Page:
For more than 100 years, The New York Times has taken license with its motto, “All the News That’s Fit to Print.” It has become a clearinghouse for information on almost every topic under the sun—from international affairs to Silicon Valley start-ups, the Supreme Court to the Higgs boson particle, the fashion runways of Paris to the best hotel in Kathmandu.
Every day, readers turn to The Times for credible reports and insights on important events and underlying issues. Behind the reports lie a formidable line-up of talent: a foreign correspondent hurriedly writing in a notebook, a videographer angling for the best shot, an interaction designer creating a multimedia layout, an editor weighing passages for balance, objectivity and veracity. This torrent of activity occurs day after day, every day. And now, in the new digital world, minute after minute.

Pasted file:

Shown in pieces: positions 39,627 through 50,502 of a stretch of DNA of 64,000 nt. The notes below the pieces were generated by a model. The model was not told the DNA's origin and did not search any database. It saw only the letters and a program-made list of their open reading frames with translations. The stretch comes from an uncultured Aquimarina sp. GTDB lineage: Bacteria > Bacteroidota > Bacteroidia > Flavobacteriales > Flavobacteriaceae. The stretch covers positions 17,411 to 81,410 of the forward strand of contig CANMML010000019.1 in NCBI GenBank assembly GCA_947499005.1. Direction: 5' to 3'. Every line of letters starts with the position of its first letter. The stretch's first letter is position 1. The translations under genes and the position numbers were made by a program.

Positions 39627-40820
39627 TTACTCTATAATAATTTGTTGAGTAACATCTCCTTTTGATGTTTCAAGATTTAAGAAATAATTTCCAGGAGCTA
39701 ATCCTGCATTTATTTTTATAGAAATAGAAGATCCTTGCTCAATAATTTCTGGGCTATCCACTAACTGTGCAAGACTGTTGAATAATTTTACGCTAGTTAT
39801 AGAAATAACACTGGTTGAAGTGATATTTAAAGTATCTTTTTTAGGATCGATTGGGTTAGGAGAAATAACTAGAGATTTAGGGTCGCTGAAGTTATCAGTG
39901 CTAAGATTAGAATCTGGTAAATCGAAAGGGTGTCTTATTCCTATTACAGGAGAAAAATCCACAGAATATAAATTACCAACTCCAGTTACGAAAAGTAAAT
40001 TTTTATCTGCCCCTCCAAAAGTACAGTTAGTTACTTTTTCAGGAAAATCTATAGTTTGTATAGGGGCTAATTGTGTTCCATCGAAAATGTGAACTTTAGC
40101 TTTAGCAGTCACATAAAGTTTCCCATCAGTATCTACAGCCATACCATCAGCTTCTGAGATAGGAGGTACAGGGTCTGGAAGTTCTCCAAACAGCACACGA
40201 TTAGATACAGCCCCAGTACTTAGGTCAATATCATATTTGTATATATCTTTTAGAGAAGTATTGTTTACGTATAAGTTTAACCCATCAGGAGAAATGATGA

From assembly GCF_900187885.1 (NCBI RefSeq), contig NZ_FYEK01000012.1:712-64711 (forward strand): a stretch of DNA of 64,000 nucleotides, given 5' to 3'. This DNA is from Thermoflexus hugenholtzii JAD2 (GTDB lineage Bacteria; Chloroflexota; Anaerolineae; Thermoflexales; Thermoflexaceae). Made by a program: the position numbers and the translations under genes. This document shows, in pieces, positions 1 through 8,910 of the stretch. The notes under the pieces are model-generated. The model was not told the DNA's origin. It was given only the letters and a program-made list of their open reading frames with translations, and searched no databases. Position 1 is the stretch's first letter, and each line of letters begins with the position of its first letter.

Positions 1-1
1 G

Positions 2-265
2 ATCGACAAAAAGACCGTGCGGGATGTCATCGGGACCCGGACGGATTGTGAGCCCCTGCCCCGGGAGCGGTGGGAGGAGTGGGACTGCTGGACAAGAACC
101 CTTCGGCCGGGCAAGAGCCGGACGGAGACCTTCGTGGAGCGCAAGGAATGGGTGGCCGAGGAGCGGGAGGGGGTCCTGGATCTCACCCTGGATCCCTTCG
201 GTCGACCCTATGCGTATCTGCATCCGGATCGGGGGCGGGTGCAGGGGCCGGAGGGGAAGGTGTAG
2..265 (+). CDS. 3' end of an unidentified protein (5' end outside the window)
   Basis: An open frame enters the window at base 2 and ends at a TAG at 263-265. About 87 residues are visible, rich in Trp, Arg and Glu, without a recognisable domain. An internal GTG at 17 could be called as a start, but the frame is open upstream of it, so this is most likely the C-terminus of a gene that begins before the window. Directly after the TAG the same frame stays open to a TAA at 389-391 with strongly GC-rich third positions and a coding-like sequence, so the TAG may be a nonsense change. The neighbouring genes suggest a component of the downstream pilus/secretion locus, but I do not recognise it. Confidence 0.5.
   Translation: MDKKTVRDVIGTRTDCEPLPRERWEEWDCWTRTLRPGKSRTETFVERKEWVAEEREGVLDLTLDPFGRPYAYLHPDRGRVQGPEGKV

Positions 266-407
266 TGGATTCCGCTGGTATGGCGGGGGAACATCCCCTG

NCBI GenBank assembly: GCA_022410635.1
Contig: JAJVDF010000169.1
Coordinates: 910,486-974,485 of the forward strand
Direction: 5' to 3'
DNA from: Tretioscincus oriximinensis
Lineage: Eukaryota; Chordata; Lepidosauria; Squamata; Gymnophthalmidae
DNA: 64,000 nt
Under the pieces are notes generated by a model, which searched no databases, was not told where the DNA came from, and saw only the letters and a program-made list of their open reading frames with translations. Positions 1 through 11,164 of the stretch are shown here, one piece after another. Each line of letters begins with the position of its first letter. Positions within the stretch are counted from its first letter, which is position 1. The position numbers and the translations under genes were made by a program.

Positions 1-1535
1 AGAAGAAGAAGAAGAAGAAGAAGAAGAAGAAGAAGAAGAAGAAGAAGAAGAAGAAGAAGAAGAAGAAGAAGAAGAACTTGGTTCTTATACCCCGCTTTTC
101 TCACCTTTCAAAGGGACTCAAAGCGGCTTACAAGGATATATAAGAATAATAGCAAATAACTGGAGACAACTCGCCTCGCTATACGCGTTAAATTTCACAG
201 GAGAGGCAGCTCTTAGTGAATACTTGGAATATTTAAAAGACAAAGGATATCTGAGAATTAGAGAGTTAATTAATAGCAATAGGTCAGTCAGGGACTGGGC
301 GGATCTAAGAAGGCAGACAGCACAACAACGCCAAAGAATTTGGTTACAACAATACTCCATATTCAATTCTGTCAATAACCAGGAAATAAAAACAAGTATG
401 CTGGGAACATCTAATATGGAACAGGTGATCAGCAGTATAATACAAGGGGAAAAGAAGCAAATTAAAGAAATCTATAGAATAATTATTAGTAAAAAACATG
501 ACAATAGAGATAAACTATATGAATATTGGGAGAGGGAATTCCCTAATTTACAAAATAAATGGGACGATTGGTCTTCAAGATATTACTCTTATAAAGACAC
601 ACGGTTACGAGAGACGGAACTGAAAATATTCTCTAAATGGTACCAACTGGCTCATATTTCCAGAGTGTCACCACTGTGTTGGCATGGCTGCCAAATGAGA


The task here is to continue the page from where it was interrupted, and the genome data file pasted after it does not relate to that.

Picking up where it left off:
It’s a truism to say that the flow of accurate, meaningful news is essential to our democracy. But information and education drink from the same source. Equally important to an informed citizenry is the ever-growing reservoir of ideas and critical concepts to be explored and passed along from teacher to student. Who better to teach these ideas than those who have put them into practice their entire careers?
It is not surprising that a newspaper that began in 1851 and has been used in public classrooms for decades has now established The School of The New York Times. Over the coming years, The Times will tap its resources and experts to create a new and vibrant intellectual community as part of a full-fledged educational institution